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Tips on How to Approach Celebrity Investments for Your Startup

It’s your job to maximize the value of your celebrity partners.

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.shock — stock.adobe.com

Opinions expressed are solely those of the author and do not reflect the views of Rolling Stone editors or publishers.

Cultural icons have been helping brands gain awareness and validation since Mark Twain started hawking Conklin Crescent pens in the early 1900s. Sustained brand lift from A-list celebrity endorsement has faded over the years with the decentralization of media. Today everyone has their own unique combination of platforms that keep their interest, making universal awareness of anyone or anything less likely.

The good news is, there is still tremendous value in partnering with influential people. The bad news is, it’s quite tricky, with many pitfalls that require focus and due diligence to create great alliances.

As an insurgent in an established category, you can’t directly compete with the legacy brands that spend millions on endorsements and national ad campaigns; however, if you’re savvy, your celebrity partners can add major value — through investment and awareness — to your brand.

Here are some tips on how to value the services provided by celebrity investors:

1. Find the right following.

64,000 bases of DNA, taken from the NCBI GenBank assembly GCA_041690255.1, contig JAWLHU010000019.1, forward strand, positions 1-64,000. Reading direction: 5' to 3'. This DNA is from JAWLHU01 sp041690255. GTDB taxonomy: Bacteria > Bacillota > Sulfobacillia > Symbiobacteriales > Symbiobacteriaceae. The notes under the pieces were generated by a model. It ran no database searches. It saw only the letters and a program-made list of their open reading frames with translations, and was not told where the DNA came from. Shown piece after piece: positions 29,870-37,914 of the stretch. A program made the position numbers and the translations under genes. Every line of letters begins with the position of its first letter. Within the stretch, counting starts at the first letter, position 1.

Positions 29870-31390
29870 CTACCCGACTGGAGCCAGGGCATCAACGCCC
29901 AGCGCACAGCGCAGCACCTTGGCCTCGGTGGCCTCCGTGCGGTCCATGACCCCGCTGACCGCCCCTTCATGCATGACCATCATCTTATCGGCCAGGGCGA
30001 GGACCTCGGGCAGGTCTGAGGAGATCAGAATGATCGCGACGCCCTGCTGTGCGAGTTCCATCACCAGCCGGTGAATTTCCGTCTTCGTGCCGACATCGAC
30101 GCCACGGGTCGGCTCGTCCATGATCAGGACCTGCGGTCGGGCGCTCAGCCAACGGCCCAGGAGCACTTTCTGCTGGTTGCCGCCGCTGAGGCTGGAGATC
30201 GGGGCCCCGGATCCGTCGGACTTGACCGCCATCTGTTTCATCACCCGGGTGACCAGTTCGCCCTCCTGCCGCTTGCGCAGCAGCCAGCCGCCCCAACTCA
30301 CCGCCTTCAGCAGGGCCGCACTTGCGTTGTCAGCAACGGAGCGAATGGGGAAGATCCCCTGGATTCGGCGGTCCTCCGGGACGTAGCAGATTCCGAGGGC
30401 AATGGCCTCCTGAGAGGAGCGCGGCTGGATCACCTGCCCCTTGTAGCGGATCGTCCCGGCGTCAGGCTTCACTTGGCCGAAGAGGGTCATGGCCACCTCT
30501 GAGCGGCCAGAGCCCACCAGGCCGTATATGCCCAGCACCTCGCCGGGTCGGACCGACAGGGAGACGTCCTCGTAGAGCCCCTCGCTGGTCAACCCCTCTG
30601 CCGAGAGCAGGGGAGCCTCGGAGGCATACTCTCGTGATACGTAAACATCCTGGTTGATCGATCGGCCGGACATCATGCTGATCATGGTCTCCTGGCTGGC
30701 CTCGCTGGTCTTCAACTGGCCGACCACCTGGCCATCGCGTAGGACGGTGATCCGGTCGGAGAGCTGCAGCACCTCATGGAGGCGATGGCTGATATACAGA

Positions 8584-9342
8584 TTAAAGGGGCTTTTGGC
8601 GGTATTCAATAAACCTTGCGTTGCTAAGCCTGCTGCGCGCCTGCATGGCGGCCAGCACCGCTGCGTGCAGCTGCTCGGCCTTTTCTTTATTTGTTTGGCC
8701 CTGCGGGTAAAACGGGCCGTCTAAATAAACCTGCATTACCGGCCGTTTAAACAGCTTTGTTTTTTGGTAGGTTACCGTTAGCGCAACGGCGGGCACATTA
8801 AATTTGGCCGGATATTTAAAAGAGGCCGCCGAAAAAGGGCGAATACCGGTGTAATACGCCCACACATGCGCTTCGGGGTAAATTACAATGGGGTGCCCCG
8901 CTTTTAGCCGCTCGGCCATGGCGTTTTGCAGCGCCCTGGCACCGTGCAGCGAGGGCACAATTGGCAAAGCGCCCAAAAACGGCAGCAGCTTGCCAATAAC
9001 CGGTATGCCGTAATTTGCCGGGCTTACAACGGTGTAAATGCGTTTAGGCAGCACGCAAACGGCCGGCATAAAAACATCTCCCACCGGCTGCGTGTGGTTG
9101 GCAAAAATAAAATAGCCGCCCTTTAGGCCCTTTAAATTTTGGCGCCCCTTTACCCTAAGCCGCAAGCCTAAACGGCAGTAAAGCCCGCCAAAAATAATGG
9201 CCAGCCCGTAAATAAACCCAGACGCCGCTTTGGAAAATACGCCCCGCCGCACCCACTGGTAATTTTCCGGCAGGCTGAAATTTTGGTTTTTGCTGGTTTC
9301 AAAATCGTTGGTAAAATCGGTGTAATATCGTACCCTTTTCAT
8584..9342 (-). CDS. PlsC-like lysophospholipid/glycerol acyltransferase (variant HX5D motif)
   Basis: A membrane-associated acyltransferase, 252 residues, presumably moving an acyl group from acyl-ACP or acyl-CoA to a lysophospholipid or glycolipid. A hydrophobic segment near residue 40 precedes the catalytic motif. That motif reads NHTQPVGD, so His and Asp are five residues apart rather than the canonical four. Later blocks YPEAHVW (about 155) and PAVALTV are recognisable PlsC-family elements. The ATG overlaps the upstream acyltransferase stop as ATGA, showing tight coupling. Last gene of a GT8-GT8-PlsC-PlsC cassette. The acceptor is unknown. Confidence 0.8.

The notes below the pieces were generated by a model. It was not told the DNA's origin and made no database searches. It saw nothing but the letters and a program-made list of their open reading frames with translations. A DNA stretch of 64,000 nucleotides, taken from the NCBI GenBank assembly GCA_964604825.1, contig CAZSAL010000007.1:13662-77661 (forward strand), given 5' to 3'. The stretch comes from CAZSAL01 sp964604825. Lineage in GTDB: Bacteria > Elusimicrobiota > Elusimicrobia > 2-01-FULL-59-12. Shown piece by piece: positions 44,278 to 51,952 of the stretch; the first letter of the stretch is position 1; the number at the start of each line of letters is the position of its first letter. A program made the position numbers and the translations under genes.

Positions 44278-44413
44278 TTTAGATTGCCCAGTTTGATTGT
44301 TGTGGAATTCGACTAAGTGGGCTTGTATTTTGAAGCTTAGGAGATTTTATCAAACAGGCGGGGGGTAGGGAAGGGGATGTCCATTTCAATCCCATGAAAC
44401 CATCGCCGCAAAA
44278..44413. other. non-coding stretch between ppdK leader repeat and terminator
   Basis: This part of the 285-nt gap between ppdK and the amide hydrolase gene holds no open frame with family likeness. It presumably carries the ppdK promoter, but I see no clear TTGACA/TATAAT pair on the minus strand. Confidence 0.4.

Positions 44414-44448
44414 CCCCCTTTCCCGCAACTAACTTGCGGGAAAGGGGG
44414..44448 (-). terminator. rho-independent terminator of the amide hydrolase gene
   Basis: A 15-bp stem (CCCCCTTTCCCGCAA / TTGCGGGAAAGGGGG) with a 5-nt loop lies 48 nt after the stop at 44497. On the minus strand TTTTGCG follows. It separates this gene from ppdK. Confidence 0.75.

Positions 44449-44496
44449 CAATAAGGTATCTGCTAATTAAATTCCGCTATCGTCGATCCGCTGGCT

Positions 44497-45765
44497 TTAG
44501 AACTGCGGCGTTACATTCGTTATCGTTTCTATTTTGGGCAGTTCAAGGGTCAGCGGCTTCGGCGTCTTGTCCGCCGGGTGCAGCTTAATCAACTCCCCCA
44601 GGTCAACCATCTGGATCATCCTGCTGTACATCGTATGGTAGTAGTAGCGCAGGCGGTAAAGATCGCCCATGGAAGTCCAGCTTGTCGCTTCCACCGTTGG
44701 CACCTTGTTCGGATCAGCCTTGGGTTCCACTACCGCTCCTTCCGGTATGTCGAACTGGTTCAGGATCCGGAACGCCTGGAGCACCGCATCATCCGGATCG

Make sure the celebrity has high awareness from your potential audience. Talk to your customers if you’re not sure. Unfortunately, your childhood hero may not be the best fit for your business, so you must have the discipline to hide your inner fan. We use a social listening tool called Grin to help us determine the size, engagement and demographic of a celebrity’s audience. The best celebrity and brand accounts shoot for five percent engagement (i.e., comments and likes) from their audience per post. These are the followers who are really influenced by the content and the brand association. Calculate what five percent of your potential partner’s following would be, and decide if this audience is worth the money they are requesting. It’s critical that their five percent of engaged followers fits your target consumer’s persona.

2. Passionate relationships matter.

Is the celebrity excited about your brand? Did they seek you out, or did you find your way to them? Raising money from public figures is like dating — the people you partner with are a direct extension and reflection of your brand. Those who are genuine users of your products will be more inclined to overdeliver. Their enthusiasm is authentic, and your consumers will feel that love. Staged product posts once per quarter don’t move the needle, but if your celebrity investor uses your product in their daily routine, then that authenticity is invaluable.

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3. Avoid agents — go direct.